Being one of the few games known to take significant advantage of multi-core processors, I decided to run a few extra tests in Supreme Commander to find out what sort of advantage a dual-core processor offers. The 680i LT BIOS allows you to disable extra cores, though I cannot fathom why you would want to. That is, unless you were testing the performance difference. The built-in performance test was run using the low, medium, and high graphics presets at 1280x1024. As you can see in Figure 9, each of the three CPU configurations performed almost equally. With such slight variations between them, the difference is unnoticeable in-game. On top of that, the manner in which the average FPS is calculated seems to be limited by the video card. Nonetheless, a second core provides a substantial advantage of about 15 percent on high settings.
SuperPi and SANDRA
Synthetic benchmarks that stress the number-crunching power of a processor are a quick and painless form of measuring performance. While the results obtained may not be representative of real-world performance, they are easily compared and thus popular with the enthusiast crowd.
SuperPi times how long it takes for your CPU to calculate pi to the specified number of decimal points. Common comparison figures range in the millions, so that is what was tested. See Figure 10 for the results. The discrepancy between the overclocked E6600 and the X6800 is never much more than a second.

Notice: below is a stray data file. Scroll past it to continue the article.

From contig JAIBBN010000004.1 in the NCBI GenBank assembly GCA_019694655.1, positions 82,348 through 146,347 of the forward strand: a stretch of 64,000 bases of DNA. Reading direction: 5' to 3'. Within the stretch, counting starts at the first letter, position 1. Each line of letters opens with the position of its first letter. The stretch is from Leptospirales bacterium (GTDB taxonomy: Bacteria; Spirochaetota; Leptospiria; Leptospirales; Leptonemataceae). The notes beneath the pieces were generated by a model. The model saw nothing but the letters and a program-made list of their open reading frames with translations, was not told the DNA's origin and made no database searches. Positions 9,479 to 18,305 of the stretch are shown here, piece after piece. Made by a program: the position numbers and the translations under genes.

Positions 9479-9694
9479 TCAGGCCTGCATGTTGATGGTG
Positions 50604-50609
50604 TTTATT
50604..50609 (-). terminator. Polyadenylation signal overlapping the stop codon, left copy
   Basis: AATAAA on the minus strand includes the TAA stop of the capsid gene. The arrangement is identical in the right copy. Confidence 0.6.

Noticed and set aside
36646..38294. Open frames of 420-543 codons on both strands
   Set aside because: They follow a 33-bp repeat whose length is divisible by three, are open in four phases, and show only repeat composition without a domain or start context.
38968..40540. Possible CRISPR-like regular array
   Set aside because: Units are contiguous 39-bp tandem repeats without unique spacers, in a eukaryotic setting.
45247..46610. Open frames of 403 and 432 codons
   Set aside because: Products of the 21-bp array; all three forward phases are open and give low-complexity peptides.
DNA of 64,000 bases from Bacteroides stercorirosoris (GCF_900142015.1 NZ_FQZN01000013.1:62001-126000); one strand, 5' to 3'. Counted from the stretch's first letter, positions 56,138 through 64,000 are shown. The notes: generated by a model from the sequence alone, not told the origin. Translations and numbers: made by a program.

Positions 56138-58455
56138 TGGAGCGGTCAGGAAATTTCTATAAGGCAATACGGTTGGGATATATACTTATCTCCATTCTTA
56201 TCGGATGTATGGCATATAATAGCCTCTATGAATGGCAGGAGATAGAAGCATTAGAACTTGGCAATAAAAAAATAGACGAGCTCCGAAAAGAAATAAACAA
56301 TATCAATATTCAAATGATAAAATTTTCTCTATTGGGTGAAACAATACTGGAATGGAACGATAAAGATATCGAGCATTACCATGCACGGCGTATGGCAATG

Developed by SiSoftware, the System ANalyzer, Diagnostic and Reporting Assitant not only tells you everything you ever wanted to know about your computer's hardware, but features several benchmarks. Figure 11 showcases the results of two arithmetic tests called Dhrystone and Whetstone, which measure in Million Instructions Per Second and Mega Floating-point Operations Per Second, respectively. The multi-media test measures how many iterations of instructions, such as MMX and SSE, the CPU can perform per second. See Figure 12. Much like the SuperPi results, these seem to almost scale linearly to the frequency of the processor.
» AN ALTERNATE COOLING METHOD
The retail heatsink and fan for the X6800 is certainly adequate for normal use. In fact, it is most probably more than enough for modest overclocking. However, it can get loud! If you want to reduce the noise level and/or the operating temperature, you will need something better. To find out if the Thermaltake Blue Orb II fits the bill, idle and load temperatures of the X6800 at stock and slightly overclocked speeds were measured with EVEREST. Idle is easy; The temperature was taken after the computer was left alone for about fifteen minutes. "Heavy load" meant the Orthos Prime stress test had been running for at least twenty minutes. Check Figure 13 for the results.